Sam Padilla, head of the Albuquerque crime lab, approached, smiling apologetically. His heavy boots thwumped in the soft dirt and his reddish hair looked like he had just rolled out of bed. His face bore a perpetually bemused expression. “We’ve gotta start processing the body,” he explained. “You guys need to see anything else at the moment?” He set his equipment box carefully on the ground and pulled a pair of latex gloves out of the pocket of his mid-weight jacket.
She shook her head. “No. Go ahead and do what you need to do. The perimeter’s been processed, but I might do another walk-around.” She liked working with Sam, a tall, thin guy with a calm demeanor. Nothing rattled him, an extremely helpful personality trait when dealing with the press as well as the decedent’s friends and relatives.
“Cool,” he responded, marking time on the triathlon watch around his right wrist and writing it on his checklist.
“Who was first on the scene?” Chris addressed Harper as she shoved the bandanna into her jacket pocket though she still watched Sam. She heard Harper flip through his notebook.
“Um, Halstead.” He closed the small notebook and took a few steps away from the grave. “I’m gonna check in with the canvass team.”
“Good idea. I’ll talk with Halstead.” Any excuse to limit her interaction with him. Unfortunately, for whatever reasons, Sergeant Jerry Torrez wanted Harper working with Chris on this one and he’d cleared it with the area commander. For Jerry, Chris would deal with Harper. She’d do the best damn job she could. The young man lying face-down in the grave deserved no less and his friends and family deserved no less than everything she could do to find his killer.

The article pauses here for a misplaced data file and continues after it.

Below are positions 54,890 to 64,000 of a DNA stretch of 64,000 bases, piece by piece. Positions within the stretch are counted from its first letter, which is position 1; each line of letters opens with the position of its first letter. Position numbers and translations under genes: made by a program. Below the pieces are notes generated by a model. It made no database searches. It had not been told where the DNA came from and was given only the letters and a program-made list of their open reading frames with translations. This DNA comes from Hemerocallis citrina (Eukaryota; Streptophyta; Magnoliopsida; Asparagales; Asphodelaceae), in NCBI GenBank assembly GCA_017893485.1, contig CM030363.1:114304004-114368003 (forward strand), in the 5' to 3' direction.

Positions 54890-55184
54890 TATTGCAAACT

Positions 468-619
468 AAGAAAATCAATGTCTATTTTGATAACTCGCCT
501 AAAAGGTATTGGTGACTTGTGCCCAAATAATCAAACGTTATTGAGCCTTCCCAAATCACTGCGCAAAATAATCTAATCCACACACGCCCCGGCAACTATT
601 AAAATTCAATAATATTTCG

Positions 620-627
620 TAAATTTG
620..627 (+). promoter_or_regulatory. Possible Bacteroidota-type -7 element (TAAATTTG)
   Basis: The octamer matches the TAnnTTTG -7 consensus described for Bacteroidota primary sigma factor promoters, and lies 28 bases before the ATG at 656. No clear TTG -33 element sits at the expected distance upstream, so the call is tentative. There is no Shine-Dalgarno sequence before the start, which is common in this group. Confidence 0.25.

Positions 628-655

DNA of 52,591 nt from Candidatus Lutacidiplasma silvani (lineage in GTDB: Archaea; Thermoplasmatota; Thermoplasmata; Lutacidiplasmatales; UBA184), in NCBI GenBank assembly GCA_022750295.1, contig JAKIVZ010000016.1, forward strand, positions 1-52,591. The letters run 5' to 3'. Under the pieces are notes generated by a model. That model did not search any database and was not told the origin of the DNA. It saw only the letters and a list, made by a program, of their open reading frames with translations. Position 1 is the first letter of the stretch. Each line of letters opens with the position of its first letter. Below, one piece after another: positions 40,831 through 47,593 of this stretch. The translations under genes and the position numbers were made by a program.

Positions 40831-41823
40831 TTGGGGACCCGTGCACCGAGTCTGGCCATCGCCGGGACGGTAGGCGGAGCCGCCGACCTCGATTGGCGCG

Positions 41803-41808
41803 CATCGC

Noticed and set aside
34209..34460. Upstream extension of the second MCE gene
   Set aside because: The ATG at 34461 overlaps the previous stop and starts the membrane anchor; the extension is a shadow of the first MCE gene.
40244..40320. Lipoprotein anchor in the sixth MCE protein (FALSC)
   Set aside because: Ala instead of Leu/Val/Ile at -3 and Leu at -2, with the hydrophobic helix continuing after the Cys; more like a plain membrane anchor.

She ducked under the crime scene tape and followed Harper around the bushes to the path, one of the official routes from the Nature Center to the river. About three feet wide, stones lined it and occasional signs informed passersby about native vegetation. The path intersected at a near right angle with a paved bike route that ran north-south the length of Albuquerque here on the east side of the Rio Grande. She automatically checked for cyclists and roller-bladers before crossing, though the police had blocked if off for a tenth of a mile on either side of the Nature Center. Harper split off and headed north on the bike path.
Chris turned right on the path and went down a short rise to a pedestrian bridge that crossed an arroyo, mostly dry this time of year. On the other side of the bridge stood the entrance to the Nature Center. She took the dirt path through the grounds toward the parking lot, where Officer Erin Halstead leaned against the driver’s side of the closest police car. She was facing Chris, talking animatedly to another uniform Chris recognized from the back as one of the rookies. Andrews, she catalogued as she passed Maria Geddes, part of the crime scene investigation team. Maria wore two older cameras slung over her neck and she carried a newer digital. “Hey,” Maria greeted her, headed toward the gravesite. Chris waved at her and continued toward Halstead and Andrews.